Watch Your Statistics or Face Lempert

By Francis, David R. | The Christian Science Monitor, June 4, 1993 | Go to article overview

Watch Your Statistics or Face Lempert


Francis, David R., The Christian Science Monitor


LEONARD LEMPERT is an agreeable fellow - until it comes to journalistic mistakes in economic statistics.

When those are made, as he acknowledges, he has become "more and more cantankerous."

Mr. Lempert has the background to criticize. He started publishing a newsletter on the latest economic statistics in 1954 from his home in North Egremont, Mass., a town of about 1,200 people. In those days, many statistics on the economy were not "seasonally adjusted"; they did not take account of seasonal trends, such as the upswing in retail sales before Christmas and the slump in construction during the winter. Lempert pioneered seasonally adjusting the numbers and delighted even then in taking verbal pokes at the foibles of the financial press.

His work was used by economists Geoffrey Moore with the National Bureau of Economic Research and Julius Shiskin of the Bureau of Labor Statistics when they were working more than three decades ago on the modern versions of the leading indicators, coincident indicators, and lagging indicators.

When the Commerce Department published the leading indicators for April on Wednesday, the miniscule rise of 0.1 percent in this chief forecasting gauge of the government was no surprise to Lempert. He has been writing about the "lackadaisical" pace of the recovery in his weekly newsletter for some time.

In his May 26 letter, after reviewing the various leading indicators (such as common stock prices, length of the work week, vendor delivery performance, plant and equipment contracts, and unfilled orders), Lempert concludes that despite the sluggishness, "the thrust of economic activity is still up."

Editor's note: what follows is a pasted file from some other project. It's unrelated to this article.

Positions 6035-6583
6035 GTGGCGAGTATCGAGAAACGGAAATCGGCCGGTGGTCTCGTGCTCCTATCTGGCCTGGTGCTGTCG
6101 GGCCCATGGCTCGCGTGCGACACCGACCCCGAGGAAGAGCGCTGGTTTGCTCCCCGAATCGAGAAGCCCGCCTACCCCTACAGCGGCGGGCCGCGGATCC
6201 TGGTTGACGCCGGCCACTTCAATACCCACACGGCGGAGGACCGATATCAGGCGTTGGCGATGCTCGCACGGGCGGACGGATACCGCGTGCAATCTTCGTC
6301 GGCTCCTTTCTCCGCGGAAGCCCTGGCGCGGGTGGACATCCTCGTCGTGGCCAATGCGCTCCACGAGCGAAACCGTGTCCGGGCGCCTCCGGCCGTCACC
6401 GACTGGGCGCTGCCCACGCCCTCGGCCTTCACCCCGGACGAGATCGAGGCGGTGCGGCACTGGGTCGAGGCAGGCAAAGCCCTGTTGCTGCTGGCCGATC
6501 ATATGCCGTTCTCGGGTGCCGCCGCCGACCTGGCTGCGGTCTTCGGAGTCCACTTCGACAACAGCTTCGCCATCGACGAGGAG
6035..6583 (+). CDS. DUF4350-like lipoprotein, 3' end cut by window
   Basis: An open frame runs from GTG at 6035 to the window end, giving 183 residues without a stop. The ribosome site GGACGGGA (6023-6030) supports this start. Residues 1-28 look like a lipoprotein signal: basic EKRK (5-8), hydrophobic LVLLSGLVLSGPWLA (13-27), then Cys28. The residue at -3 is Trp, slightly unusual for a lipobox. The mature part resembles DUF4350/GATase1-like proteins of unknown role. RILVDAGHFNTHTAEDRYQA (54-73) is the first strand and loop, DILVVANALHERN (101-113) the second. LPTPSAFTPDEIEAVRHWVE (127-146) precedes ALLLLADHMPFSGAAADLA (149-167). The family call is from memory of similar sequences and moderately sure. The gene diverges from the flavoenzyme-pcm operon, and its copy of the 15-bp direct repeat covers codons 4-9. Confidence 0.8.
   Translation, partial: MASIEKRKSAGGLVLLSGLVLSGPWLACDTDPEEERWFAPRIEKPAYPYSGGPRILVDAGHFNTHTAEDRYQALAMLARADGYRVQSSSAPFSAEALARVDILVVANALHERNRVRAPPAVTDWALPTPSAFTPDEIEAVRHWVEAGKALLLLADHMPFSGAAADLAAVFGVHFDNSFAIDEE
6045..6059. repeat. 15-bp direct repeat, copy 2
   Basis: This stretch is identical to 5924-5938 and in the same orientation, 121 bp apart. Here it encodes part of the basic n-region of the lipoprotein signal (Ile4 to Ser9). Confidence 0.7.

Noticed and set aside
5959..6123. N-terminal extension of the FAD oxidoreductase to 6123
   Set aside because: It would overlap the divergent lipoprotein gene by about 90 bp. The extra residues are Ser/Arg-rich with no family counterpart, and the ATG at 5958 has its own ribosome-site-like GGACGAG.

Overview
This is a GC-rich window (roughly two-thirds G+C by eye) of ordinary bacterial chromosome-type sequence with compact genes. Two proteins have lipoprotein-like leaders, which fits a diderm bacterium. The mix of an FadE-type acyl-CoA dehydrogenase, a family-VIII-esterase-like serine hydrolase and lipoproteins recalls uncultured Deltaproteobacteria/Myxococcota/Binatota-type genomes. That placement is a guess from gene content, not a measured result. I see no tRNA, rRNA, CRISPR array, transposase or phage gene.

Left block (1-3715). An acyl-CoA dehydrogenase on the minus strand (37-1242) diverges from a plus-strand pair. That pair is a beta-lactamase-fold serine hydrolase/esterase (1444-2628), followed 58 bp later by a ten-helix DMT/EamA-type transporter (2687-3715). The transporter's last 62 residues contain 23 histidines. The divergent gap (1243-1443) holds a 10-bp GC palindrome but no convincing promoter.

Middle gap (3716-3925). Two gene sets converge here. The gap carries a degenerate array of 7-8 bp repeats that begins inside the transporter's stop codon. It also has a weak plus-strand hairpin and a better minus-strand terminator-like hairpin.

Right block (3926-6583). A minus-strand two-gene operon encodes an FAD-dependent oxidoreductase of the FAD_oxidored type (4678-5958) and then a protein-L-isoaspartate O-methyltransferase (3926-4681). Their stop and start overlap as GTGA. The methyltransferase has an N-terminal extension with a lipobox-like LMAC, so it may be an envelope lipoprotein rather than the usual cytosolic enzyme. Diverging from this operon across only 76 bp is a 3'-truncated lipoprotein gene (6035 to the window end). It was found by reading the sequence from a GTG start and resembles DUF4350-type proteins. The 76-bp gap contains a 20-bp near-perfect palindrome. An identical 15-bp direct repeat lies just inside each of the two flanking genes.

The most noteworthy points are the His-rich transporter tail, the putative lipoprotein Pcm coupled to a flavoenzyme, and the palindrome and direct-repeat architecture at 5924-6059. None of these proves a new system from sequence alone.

Lempert has a nothing-but-the-facts attitude. He does not offer economic policy prescriptions. But he loves taking shots at widespread economic assumptions that the statistics indicate are incorrect. In a May assessment of the economy he notes:

"Political rhetoric had convinced the public the 1980s were good economic years. The fact is the 1980s and early 1990s lacked the growth of earlier years." Lempert provides some charts showing the clear slowdown in growth in the past decade. He says the Reagan era "claims of economic rescue from the pre-1980 catastrophe of high interest rates, unbridled inflation, etc. …

The rest of this article is only available to active members of Questia

Sign up now for a free, 1-day trial and receive full access to:

  • Questia's entire collection
  • Automatic bibliography creation
  • More helpful research tools like notes, citations, and highlights
  • Ad-free environment

Already a member? Log in now.

Notes for this article

Add a new note
If you are trying to select text to create highlights or citations, remember that you must now click or tap on the first word, and then click or tap on the last word.
One moment ...
Default project is now your active project.
Project items